Smart TVs are among many electronic devices in addition to mobile phones Samsung is planning to start producing in a northern Vietnamese province under a fresh multibillion-dollar investment, the provincial administration has said.
The South Korean electronics titan is reportedly investing another US$3 billion in Thai Nguyen, where a $2 billion facility has already been operational since March.
The Thai Nguyen administration said last week Samsung’s new investment was still under consideration, and it could not give any details.
But in a proposal submitted to the provincial People’s Council early this week, Samsung’s intentions for its second Thai Nguyen facility have been revealed.
The document is intended to list the preferential treatments the Thai Nguyen administration is seeking permission to award to Samsung.
Samsung is expected to produce not only mobile phones and parts but also make and assemble laptops, digital cameras, vacuum cleaners, smart TVs, medical equipment, and other electronic devices at the new facility, according to the proposal.
A smart TV, also known as a connected TV or hybrid TV, is a TV with integrated Internet capabilities or a TV set-top box that offers advanced connectivity and computing abilities, according to Reuters. Smart TVs allow users to install and run advanced applications based on specific platforms.
The Thai Nguyen administration proposes that Samsung enjoy a 10 percent corporate tax for 30 years, with an exemption for the first four years. Vietnam currently imposes a 20 percent corporate tax rate on businesses.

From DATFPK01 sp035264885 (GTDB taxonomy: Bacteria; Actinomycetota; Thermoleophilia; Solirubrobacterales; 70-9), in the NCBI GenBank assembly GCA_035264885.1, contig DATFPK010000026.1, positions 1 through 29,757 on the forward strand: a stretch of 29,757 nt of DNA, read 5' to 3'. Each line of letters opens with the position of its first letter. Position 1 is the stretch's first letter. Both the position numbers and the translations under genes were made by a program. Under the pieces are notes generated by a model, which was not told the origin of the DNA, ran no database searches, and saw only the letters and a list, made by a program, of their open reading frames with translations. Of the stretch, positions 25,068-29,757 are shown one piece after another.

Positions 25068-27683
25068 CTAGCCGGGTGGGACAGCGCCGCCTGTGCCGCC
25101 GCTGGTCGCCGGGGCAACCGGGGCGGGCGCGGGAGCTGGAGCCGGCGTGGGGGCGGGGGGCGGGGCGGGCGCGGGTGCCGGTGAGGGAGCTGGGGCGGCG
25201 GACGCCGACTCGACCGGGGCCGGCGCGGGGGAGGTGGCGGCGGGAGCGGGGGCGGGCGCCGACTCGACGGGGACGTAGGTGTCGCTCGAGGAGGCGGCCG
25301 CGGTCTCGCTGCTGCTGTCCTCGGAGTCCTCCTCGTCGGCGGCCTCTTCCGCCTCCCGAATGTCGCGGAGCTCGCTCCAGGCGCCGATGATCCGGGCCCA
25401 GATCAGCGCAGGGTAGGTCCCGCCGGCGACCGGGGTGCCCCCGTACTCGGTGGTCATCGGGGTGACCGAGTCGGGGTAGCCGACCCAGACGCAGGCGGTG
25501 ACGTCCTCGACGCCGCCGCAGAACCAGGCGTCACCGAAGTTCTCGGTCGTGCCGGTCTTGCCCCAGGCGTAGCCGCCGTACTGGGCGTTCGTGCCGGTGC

The proposed preferential treatments also include zero land leasing fees for the whole life of the project, and a 50 percent reduction in the infrastructure leasing fee in the Yen Binh Industrial Park, where Samsung’s existing plant sits.
The province’s administration also sought to reduce the number of required standards in terms of research and development for Samsung.
Once the new Samsung facility is commissioned, it will create a ‘miracle’ for the economic development of Thai Nguyen, as the world’s leading smartphone maker will attract many suppliers to the province, according to the provincial administration.
Thai Nguyen will thus become one of the world’s top technology cities, it said.
The South Korean firm’s investment in Vietnam has hit nearly $7 billion.
Samsung is operating a $2.5 billion complex in Bac Ninh, also a northern province, where another $1 billion LCD plant is slated for construction, according to an agreement its screen-making unit inked in June.
Samsung is also poised to build a $1.4 billion consumer electronics factory in Ho Chi Minh City’s Saigon Hi-Tech Park.
If the 70-hectare plant in Thai Nguyen is licensed, Samsung’s total investment in Vietnam will rise to roughly $10 billion, making the Southeast Asian country one of the most important production bases for the electronics behemoth.
The company also signed a memorandum of understanding last month to develop a $2.5 billion thermal power plant in the north-central province of Ha Tinh.